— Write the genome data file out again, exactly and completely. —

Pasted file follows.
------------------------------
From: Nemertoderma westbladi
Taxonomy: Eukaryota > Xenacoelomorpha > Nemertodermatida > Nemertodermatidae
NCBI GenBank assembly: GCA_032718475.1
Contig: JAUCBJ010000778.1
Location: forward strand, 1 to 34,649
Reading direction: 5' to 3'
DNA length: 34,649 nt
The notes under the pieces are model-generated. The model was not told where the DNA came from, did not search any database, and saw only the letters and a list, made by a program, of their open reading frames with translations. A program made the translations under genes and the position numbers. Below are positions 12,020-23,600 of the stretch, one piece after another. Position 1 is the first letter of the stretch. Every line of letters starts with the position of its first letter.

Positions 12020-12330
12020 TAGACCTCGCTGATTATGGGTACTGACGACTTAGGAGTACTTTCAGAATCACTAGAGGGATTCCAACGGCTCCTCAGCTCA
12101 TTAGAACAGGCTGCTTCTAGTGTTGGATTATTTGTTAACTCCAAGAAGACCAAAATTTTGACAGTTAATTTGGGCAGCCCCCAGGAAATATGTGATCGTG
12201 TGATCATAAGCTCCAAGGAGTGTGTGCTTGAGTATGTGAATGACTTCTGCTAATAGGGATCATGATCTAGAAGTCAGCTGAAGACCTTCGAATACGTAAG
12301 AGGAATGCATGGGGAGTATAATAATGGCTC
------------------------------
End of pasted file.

From: Nemertoderma westbladi
Taxonomy: Eukaryota > Xenacoelomorpha > Nemertodermatida > Nemertodermatidae
NCBI GenBank assembly: GCA_032718475.1
Contig: JAUCBJ010000778.1
Location: forward strand, 1 to 34,649
Reading direction: 5' to 3'
DNA length: 34,649 nt
The notes under the pieces are model-generated. The model was not told where the DNA came from, did not search any database, and saw only the letters and a list, made by a program, of their open reading frames with translations. A program made the translations under genes and the position numbers. Below are positions 12,020-23,600 of the stretch, one piece after another. Position 1 is the first letter of the stretch. Every line of letters starts with the position of its first letter.

Positions 12020-12330
12020 TAGACCTCGCTGATTATGGGTACTGACGACTTAGGAGTACTTTCAGAATCACTAGAGGGATTCCAACGGCTCCTCAGCTCA
12101 TTAGAACAGGCTGCTTCTAGTGTTGGATTATTTGTTAACTCCAAGAAGACCAAAATTTTGACAGTTAATTTGGGCAGCCCCCAGGAAATATGTGATCGTG
12201 TGATCATAAGCTCCAAGGAGTGTGTGCTTGAGTATGTGAATGACTTCTGCTAATAGGGATCATGATCTAGAAGTCAGCTGAAGACCTTCGAATACGTAAG
12301 AGGAATGCATGGGGAGTATAATAATGGCTC